More Pie I: Pietism & Ecumenicalism

Note: This is blog 1 of a 4 part series on Pietism for today.


We studied Pietism today in my class. Naturally, I baked pie. Pietism was a movement led especially by Jacob Spener during the 1600s in response to the Christian establishment. This was one of the few readings or movements in my theology classes that have truly revved me up. Spener was one of the first in Christian history to speak positively about orthopathy or right feelings. There have long been discussions of orthodoxy, right beliefs, and orthopraxy, right actions.


Ignatius of Loyola connects the head and heart for a more complete discernment approach. Why then do we, as contemporary Christians whether implicitly or explicitly reject one or the other? In order to be truly pious, a Christian must carefully balance and connect head [orthodoxy], heart [orthopathy], & hands [orthopraxy].


Certain denominations, approaches to interpreting Scripture and Tradition, then applying and living out, have typically excelled at one [maybe two] of these areas. Catholics excel at orthodoxy with strong hierarchical structure to carefully weigh theology in order to pass down creeds and doctrine. Pentecostals excel at orthopathy with welcoming and expecting emotional responses to the Holy Spirit. Baptists excel at right actions with emphasizing evangelization and exterior holiness.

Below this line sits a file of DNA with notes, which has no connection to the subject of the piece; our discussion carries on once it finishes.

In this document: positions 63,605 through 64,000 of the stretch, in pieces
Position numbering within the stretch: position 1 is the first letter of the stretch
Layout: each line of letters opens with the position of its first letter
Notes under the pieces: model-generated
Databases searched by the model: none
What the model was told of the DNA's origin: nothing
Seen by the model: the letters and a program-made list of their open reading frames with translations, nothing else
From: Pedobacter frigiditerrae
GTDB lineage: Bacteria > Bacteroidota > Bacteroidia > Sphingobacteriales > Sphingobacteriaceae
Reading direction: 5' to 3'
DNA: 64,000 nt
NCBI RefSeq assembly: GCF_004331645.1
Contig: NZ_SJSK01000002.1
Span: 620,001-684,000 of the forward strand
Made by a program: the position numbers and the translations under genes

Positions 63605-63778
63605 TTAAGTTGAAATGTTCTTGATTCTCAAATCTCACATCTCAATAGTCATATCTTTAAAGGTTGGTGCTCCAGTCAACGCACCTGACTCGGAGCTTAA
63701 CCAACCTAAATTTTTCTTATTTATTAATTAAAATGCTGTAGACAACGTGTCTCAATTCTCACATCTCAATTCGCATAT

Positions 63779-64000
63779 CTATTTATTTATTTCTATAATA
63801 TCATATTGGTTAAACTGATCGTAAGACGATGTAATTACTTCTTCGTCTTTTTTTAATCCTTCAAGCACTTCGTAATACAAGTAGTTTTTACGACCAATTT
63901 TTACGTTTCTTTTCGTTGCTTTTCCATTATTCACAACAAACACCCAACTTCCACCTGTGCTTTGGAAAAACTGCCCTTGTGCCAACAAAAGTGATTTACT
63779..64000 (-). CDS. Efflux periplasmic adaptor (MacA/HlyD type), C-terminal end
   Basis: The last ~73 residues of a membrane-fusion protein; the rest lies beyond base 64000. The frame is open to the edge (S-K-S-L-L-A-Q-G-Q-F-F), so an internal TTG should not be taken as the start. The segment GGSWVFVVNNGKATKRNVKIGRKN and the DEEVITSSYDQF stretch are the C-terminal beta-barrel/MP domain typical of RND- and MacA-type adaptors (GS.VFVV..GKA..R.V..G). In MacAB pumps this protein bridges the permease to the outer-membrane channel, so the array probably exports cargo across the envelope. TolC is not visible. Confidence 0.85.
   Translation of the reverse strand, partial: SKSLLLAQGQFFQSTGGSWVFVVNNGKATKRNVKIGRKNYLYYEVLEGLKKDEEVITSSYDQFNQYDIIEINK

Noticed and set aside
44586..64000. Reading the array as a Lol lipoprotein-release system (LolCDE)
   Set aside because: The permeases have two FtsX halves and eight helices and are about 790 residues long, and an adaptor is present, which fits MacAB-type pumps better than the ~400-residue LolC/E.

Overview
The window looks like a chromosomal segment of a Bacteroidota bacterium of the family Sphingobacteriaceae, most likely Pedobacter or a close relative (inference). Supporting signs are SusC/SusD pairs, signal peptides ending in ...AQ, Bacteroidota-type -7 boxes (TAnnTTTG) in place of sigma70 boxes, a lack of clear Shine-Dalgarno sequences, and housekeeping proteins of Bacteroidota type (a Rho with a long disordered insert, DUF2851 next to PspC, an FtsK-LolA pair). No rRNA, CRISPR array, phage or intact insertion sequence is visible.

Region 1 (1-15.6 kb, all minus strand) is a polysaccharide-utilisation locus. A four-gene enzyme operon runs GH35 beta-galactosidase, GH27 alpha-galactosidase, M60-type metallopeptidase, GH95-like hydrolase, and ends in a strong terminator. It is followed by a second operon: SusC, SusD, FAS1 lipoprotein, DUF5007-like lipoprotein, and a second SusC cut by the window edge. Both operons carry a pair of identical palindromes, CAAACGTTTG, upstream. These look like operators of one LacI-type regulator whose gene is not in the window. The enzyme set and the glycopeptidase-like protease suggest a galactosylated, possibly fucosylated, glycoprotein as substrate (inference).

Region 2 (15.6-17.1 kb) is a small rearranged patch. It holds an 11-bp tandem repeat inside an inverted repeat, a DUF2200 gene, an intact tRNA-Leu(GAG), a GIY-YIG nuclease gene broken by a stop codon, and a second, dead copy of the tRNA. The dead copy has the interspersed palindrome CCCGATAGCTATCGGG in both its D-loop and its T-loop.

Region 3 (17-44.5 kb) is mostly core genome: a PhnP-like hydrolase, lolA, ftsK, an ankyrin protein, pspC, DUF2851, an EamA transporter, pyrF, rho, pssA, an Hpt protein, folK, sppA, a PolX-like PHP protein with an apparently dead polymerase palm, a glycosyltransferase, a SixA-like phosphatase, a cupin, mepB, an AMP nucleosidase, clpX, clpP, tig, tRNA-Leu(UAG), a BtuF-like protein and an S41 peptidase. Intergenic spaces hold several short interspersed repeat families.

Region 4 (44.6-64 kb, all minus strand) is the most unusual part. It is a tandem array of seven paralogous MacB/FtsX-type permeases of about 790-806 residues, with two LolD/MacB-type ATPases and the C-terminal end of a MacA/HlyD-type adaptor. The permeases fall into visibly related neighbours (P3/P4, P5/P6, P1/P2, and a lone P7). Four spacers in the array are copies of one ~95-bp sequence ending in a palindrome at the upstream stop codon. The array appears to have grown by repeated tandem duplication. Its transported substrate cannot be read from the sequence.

However, it is not until each Christian, regardless of denominational affiliation, grows in balance of the three that a truly ecumenical understanding and conversation can be fulfilled. If the three- orthodoxy, orthopathy, and orthopraxy- are actually so intertwined, then which comes first? Theologians have gone round and round with this question in a chicken-and-egg conundrum. Perhaps the answer is yes. To be fully Christian means to be converted, changed, in all areas of life.


“Jesus replied, “The most important commandment is this: ‘Listen, O Israel! The LORD our God is the one and only LORD. And you must love the LORD your God with all your heart, all your soul, all your mind, and all your strength.’” [Mark 12:29-30]



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